An international study, in which the University of Granada (UGR) participated, has confirmed that intergroup contact between advantaged groups (ethnic majorities and cis-heterosexuals) and disadvantaged groups (ethnic minorities and sexual minorities) is not always positive as a strategy for reducing prejudice toward disadvantaged groups, contrary to the view traditionally defended in the Social Psychology field.
The research, published recently by the journal Nature Human Behavior, notes that, for minority groups, this contact seems to be negatively related to support for social change toward greater equality.
The team led by Tabea Hässler and Johannes Ullrich of the University of Zurich (Switzerland) coordinated an international study conducted jointly by academics from 69 countries, in which data was collected from advantaged groups (ethnic majorities and cis-heterosexuals) and disadvantaged groups (ethnic minorities and sexual minorities). By means of international coordination, data was obtained from a total of 12,997 people from different groups and countries.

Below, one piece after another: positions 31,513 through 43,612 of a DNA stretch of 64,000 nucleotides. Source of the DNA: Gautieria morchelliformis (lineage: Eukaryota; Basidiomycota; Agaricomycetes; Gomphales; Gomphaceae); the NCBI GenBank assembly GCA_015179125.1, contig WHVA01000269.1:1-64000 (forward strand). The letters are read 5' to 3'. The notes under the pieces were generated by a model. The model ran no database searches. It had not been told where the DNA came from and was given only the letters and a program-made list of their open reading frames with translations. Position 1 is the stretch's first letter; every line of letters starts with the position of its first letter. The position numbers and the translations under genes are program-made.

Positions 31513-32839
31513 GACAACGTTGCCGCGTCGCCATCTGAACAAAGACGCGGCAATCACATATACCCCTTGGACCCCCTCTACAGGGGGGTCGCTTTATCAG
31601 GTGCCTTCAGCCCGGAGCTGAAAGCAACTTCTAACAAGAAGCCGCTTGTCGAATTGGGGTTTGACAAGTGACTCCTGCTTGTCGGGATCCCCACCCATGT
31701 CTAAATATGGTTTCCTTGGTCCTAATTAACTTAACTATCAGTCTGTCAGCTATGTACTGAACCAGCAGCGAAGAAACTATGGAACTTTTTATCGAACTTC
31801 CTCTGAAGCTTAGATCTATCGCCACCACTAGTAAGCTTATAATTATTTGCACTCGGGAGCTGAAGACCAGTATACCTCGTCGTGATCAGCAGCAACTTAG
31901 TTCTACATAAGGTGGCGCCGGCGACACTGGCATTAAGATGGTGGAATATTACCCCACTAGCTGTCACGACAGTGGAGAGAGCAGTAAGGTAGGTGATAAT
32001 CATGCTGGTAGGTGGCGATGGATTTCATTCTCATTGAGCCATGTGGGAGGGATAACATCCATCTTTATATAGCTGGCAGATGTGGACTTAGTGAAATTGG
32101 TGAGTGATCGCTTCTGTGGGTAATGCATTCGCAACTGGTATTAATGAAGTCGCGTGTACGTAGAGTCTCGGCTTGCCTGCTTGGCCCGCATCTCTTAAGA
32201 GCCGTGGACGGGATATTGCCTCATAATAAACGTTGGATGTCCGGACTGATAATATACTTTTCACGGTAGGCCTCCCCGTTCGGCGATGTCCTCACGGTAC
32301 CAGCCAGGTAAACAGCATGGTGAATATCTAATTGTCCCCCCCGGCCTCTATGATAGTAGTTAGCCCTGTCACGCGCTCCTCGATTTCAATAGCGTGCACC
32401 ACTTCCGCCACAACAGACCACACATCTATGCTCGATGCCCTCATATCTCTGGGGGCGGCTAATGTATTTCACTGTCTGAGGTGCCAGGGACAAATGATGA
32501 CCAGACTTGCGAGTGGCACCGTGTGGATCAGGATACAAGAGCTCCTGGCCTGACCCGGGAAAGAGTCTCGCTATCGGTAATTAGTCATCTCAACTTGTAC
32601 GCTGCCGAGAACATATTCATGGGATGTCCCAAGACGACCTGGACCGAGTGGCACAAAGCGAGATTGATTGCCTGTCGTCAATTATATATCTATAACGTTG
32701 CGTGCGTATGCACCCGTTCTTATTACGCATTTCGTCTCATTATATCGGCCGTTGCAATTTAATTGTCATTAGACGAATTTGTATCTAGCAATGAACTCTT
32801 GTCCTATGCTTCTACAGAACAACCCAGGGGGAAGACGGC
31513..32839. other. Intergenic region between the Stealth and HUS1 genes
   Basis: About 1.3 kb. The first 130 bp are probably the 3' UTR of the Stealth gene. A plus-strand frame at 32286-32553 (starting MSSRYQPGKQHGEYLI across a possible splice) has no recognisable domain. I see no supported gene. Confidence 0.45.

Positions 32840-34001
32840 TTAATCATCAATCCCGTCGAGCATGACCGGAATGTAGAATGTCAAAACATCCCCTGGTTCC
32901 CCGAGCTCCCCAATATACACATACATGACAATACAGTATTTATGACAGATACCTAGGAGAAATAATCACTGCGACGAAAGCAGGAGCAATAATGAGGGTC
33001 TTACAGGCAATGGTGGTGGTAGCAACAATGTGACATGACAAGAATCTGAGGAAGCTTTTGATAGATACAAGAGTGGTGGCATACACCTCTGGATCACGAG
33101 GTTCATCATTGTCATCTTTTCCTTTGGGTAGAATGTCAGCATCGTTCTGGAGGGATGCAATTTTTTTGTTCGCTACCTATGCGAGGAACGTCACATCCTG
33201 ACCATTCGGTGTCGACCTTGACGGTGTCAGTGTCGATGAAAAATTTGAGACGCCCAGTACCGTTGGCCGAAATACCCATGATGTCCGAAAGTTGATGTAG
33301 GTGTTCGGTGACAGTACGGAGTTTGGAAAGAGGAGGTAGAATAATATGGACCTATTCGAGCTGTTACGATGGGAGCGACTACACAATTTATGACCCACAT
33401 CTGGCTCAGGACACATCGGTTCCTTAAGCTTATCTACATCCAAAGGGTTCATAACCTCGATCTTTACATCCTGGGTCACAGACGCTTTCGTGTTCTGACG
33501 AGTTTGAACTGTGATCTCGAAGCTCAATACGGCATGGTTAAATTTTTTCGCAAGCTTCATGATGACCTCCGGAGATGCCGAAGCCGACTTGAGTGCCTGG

The results show that, for people who belong to a majority (for example, heterosexuals), contact with a minority group (for example, LGTBI people) fosters support for social equality. The greater the degree of contact, the greater the support for disadvantaged groups.
By contrast, for minority groups, intergroup contact and support for social change toward greater equality appear to be negatively associated. That is, intergroup contact in this case makes people who belong to minorities less supportive of equality (even though, a priori, equality is something that benefits them as a group).
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